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I am using the following to create an NSData object from an ALAssetRepresentation to both export an image file as well as create an md5 hash from:

- (NSUInteger)getBytes:(uint8_t *)buffer fromOffset:(long long)offset length:(NSUInteger)length error:(NSError **)error;

when I re-add the exported file and perform the same operation, the file's md5 hash is different.

When I create the NSData objects using UIImagePNGRepresentation() and perform the above operations, the md5 hashes match.

I am trying to avoid using UIImagePNGRepresentation() since it is considerably more expensive for what I am doing than the getsBytes method.

Any ideas would be appreciated!

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1 Answer 1

The difference is that UIImagePNGRepresentation() returns only the image data and ignores the file headers.

The problem is that you're probably starting from offset 0. This will read the file headers which will mess up your hashing (since they might be the same images but have a different creation date).

Instead, here's an example of reading 1K from the middle of the file. For an image, this will only read about 340 pixels so you might want to increase the comparison size to about 20K or more if you're comparing images for duplicates for example.

The code would be as such:

    #import <CommonCrypto/CommonCrypto.h>
    #define HASH_DATA_SIZE  1024  // Read 1K of data to be hashed

    ...

    ALAssetRepresentation *rep = [anAsset defaultRepresentation];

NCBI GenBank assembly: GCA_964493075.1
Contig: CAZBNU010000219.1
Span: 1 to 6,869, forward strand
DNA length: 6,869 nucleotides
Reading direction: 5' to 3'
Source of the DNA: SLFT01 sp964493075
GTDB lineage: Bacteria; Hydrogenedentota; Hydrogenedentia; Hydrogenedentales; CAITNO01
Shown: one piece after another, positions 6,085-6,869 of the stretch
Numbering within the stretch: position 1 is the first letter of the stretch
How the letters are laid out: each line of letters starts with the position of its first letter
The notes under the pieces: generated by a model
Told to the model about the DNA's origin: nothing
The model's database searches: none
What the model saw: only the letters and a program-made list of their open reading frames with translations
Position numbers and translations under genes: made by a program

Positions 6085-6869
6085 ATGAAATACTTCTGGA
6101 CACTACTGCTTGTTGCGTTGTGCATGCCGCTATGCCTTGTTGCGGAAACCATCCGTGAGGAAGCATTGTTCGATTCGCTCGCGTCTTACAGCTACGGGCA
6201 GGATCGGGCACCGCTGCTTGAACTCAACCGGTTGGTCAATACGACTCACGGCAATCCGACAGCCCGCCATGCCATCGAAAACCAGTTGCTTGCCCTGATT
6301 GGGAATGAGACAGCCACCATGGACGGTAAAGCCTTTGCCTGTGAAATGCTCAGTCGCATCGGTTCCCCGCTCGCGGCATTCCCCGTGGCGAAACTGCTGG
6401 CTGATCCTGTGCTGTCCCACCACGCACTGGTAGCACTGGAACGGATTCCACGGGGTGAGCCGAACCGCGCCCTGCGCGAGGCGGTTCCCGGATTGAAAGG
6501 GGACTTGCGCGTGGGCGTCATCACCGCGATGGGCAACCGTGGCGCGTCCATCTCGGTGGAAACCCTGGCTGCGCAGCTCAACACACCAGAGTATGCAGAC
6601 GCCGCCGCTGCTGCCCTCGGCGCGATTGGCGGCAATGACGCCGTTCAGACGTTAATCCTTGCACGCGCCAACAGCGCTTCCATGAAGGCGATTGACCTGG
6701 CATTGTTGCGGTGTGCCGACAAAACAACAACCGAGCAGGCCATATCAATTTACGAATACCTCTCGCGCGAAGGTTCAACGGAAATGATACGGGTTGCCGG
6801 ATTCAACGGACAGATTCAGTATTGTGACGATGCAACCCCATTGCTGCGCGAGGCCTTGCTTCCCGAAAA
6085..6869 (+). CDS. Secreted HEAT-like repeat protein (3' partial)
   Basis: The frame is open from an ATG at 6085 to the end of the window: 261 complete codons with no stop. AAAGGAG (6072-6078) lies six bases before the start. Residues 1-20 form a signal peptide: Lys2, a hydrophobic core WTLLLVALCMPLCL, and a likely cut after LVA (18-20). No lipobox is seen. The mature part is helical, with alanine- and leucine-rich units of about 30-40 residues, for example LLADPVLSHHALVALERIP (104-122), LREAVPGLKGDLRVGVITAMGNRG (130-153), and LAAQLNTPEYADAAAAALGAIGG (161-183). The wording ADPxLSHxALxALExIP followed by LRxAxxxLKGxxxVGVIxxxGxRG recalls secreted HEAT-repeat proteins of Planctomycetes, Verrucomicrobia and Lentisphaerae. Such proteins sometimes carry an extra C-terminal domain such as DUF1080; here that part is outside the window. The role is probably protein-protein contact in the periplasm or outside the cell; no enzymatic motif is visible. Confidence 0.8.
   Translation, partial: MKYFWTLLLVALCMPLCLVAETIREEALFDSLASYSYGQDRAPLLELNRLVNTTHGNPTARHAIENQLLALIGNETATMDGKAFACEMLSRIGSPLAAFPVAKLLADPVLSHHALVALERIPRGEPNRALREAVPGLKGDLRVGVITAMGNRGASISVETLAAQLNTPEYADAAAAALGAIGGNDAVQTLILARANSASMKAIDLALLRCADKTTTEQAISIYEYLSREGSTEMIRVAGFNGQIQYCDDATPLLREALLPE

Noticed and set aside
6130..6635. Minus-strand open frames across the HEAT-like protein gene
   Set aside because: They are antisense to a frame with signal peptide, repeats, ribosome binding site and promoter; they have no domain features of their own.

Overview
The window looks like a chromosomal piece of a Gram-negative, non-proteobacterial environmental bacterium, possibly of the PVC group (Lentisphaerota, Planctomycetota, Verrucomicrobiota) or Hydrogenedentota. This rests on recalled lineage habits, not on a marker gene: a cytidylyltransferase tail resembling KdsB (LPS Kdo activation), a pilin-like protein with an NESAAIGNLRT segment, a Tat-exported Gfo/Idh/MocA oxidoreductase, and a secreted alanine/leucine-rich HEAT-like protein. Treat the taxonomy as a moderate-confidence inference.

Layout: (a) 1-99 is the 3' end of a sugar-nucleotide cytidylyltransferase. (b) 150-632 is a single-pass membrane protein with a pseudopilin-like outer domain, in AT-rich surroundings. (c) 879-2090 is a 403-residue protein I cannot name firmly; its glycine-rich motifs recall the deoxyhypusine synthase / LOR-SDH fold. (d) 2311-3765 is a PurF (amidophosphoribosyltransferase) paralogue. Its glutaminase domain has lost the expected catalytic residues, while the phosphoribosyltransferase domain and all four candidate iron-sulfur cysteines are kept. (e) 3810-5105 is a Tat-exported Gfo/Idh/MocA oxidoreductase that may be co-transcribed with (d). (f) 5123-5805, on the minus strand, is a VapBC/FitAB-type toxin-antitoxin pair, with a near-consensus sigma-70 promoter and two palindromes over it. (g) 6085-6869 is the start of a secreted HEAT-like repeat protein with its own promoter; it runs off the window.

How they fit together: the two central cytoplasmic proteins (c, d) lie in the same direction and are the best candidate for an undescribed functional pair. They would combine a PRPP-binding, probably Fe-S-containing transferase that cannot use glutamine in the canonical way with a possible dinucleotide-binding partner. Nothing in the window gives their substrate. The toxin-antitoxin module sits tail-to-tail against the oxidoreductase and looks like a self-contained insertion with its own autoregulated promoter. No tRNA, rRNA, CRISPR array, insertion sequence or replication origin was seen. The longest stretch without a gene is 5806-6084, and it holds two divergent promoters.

Byte *buffer = (Byte *) malloc(rep.size);
    long long offset = rep.size / 2; // begin from the middle of the file
    NSUInteger buffered = [rep getBytes:buffer fromOffset:offset length:HASH_DATA_SIZE error:nil];

    if (buffered > 0)
    {
        NSData *data = [NSData dataWithBytesNoCopy:buffer length:buffered freeWhenDone:YES]

        unsigned char result[CC_MD5_DIGEST_LENGTH];

        CC_MD5([data bytes], [data length], result);
        NSString *hash = [NSString stringWithFormat:
                        @"%02X%02X%02X%02X%02X%02X%02X%02X%02X%02X%02X%02X%02X%02X%02X%02X",
                        result[0], result[1], result[2], result[3],
                        result[4], result[5], result[6], result[7],
                        result[8], result[9], result[10], result[11],
                        result[12], result[13], result[14], result[15]
                        ];

        NSLog(@"Hash for image is %@", hash);
    }

I tried this for about 4000 photos. The average hashing time for the full image when using UIImagePNGRepresentation() was 0.008 seconds where as it dropped to about 0.00008 seconds when comparing just 1K of each image read from the middle of the file.

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I think we need to get the offset of the "headers". –  Sherif elKhatib Nov 26 '13 at 8:27

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